1950s slang

Greasers still started car clubs, cruise nights, and sponsored fifties dances, but the big presence 1950s slang Greasers in communities aimed at the Greaser lifestyle changed from leather to vinyl, and blended into the suburban countryside.

17 slang terms from the 1950s we want everyone to start using again

YourDictionary definition and usage example. Horn Any instrument not necessarily a brass or reed instrument. Barrelhouse music is the type of music played in one of these cabarets.

Joe was in a real "dark" mood after Jaco showed up 30 minutes late for the gig. Down by law is to have paid dues; that is, to have earned respect for your talent or ability to "get down. Hey man, I know it's tough, but don't "blow your top. There's one cat that I'm gonna skin!

That dude can sure blow his "horn. When asked, they gave an immediate answer, and they did not break dates without a good reason. An early term for lowdown or earthy music. The gold standard of scientific research got its name in The band is "jammin'" inside right now. At the same time poverty stricken families from the coal mining region - appalachia - began to move north seeking a better life; therefore, in cities like New York, Chicago and Detroit Greaser gangs began to recruit more Appalachians as well as Polish, Russian and American Indian youth.

Gas As a noun - something that moves you. The euphemistic blend appears. On one end there was homogeneousness in America, and on the other end there was the business of communism and the radicalism of the American teenager.

Joe Below A musician who plays under-scale. That European guy, Django Reinhardt, can really "blow. Farmers fell into bankruptcy. My sister and Susan were friends, she and Ms.

Leather jackets, long hair, and rebellion were overtaken by gangs of mostly African Americans, and the white kids seemed to not hang out in groups anymore. Out of 2 dozen, maybe 3 or 4 were OK guys and one of them died young. Last edited on Apr 25 It's cool, man, I know just what you mean, "I'm booted.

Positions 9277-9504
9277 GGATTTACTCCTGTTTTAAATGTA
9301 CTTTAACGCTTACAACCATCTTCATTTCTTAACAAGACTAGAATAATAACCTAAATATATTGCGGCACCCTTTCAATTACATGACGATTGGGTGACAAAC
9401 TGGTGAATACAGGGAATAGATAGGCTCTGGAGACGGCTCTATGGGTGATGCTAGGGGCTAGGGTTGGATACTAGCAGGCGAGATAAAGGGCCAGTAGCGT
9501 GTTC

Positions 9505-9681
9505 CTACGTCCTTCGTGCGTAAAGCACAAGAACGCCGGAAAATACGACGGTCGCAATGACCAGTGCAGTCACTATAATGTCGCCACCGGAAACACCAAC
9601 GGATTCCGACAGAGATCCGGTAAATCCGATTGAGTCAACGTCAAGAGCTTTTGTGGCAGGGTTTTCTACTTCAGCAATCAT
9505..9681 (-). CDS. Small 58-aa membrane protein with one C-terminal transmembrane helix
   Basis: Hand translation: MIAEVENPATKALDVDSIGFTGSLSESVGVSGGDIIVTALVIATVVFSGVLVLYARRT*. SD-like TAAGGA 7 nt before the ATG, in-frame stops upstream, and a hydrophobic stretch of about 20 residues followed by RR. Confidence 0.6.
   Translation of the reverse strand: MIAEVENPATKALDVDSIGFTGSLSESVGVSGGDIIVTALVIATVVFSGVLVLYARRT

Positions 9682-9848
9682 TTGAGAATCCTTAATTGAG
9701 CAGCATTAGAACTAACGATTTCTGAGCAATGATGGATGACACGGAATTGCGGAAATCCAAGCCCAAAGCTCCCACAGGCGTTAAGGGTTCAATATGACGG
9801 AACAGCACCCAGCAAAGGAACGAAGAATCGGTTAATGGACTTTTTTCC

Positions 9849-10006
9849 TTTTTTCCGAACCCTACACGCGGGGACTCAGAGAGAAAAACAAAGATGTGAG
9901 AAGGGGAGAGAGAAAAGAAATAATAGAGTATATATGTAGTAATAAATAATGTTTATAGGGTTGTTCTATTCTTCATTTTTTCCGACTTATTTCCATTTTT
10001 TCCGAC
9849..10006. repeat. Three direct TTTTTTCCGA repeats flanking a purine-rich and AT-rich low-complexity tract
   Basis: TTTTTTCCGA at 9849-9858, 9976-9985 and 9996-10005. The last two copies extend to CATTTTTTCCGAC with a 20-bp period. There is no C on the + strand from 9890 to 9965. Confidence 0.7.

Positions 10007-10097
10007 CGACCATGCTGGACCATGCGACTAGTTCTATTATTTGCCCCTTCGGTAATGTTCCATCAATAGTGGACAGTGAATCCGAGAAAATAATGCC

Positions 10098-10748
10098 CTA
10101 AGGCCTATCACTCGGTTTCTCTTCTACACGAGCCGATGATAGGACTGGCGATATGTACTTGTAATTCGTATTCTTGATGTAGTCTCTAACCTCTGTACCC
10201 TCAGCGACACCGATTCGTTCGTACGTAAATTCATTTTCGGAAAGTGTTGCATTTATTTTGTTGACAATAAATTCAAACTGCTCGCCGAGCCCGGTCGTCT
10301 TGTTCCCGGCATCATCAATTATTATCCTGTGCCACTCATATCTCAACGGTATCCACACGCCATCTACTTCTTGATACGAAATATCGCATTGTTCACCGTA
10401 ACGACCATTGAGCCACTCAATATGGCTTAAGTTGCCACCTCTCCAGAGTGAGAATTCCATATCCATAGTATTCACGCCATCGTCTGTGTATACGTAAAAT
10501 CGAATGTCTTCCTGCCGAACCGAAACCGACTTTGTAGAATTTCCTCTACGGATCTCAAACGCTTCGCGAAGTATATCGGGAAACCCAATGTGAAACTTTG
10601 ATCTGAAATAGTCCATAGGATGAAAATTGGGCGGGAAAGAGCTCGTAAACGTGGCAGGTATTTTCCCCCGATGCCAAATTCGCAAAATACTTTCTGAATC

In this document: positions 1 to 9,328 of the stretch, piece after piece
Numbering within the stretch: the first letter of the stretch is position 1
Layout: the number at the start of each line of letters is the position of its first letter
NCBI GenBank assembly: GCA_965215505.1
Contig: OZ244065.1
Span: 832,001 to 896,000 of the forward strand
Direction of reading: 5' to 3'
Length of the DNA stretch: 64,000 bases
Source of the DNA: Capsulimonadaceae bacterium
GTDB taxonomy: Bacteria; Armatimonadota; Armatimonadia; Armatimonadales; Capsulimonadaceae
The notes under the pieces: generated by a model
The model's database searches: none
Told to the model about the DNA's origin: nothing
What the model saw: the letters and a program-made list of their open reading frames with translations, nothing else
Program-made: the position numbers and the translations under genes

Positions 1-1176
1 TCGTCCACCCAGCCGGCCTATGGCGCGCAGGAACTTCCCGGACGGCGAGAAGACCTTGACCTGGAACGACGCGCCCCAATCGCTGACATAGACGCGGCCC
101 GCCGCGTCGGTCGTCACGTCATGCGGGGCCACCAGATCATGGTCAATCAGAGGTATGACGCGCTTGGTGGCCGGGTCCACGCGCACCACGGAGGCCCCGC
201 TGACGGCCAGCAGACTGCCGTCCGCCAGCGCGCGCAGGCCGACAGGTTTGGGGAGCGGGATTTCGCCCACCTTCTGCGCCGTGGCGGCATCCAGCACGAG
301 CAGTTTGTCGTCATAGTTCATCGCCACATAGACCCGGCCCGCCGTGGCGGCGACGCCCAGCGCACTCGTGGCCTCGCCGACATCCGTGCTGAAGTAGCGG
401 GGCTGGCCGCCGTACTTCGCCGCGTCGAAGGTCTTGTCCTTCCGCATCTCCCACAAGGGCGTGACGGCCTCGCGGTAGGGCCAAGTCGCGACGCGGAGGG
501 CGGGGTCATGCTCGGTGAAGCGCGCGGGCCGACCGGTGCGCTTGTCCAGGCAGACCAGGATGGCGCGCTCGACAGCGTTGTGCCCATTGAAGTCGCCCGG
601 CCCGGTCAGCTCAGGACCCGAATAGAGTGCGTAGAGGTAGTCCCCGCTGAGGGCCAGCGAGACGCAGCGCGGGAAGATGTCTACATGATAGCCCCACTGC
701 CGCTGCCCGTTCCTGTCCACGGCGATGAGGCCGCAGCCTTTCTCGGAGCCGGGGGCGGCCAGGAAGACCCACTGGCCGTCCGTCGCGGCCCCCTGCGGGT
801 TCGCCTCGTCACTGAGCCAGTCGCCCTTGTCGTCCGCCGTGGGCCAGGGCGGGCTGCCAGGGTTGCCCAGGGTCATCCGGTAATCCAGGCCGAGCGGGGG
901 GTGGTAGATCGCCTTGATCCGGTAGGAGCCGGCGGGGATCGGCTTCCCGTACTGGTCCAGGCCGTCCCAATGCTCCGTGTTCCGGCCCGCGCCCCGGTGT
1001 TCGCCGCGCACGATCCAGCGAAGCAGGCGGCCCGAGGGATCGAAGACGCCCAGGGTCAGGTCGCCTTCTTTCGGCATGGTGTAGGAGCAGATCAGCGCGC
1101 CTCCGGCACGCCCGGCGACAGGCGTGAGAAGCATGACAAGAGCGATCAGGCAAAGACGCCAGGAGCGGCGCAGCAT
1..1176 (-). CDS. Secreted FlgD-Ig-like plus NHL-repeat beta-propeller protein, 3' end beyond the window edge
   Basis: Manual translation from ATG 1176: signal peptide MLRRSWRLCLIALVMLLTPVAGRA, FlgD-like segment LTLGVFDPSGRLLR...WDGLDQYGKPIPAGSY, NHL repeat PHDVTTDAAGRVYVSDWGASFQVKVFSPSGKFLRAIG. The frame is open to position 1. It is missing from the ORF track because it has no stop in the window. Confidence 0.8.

Put that cat "in the mix," we need a drummer for our upcoming tour. Boys, I think we got ourselves a "hot plate. They had just started segretion of schools.

Supermurgitroid really cool. This is why the gang ranks expanded, and the streets got worse. Have a swell time, but make sure you don't upchuck! Crumb Someone for whom it is impossible to show respect. Last edited on Apr 27 Dig To know or understand completely.

That dude can sure blow his "horn. That cat must have "balloon lungs," Stix said he held that note for three and half minutes! Rock To swing or jump as in Jump bands - the fore-runners of Rock and Roll bands. As a noun - one who depresses.

Define hook up slang

Also to think precisely.Don't worry, in 60 years, few will remember what "fleek" means. Slang changes; language evolves.

Slang Words & Phrases in the 1950s

This hip vocabulary is largely driven by the youth. The things teenagers said in the s might sound like a foreign language to modern ears.

If fashion can come back, why not slang? The vernacular of. Diner lingo was most popular in American diners and luncheonettes from the s to the s, although its roots can be traced all the way back to the s. A Guild To 's to 's Phrases & Slang All Wet - Describes an erroneous idea or individual, as in, "he's all wet." Applesauce - an explative; same as horsefeathers, As in "Ah applesauce!".

The Oxford English Dictionary has words with first citations from In that year, the world of religion brought us santeria, dianetics, ayatollahs, and Bat Mitzvahs; while the world of chemistry responded with LSD; new foodstuffs included filo, scallopini, calzones, and mai tais, but consuming too much of these could cause you to chunder; new nuclear technologies brought us yellowcake.

Every era has its own unique charm that sets it apart. On top of evolving fashion, technology, and aspects of everyday life, even the words we use to communicate transform over time. Actor: show-off Agitate the Gravel: to leave (hot-rodders) Ankle Biter: a child.

Ape: (used with “go”) to explode or be really mad Baby: cute girls, term of address for either sex Back seat bingo: necking in a car Bad news: depressing person Bash: great party Big Daddy: an older person Big tickle: really funny Bit: an act Blast: a good time Blow off: to defeat in a race (hot-rodders).

1950s slang
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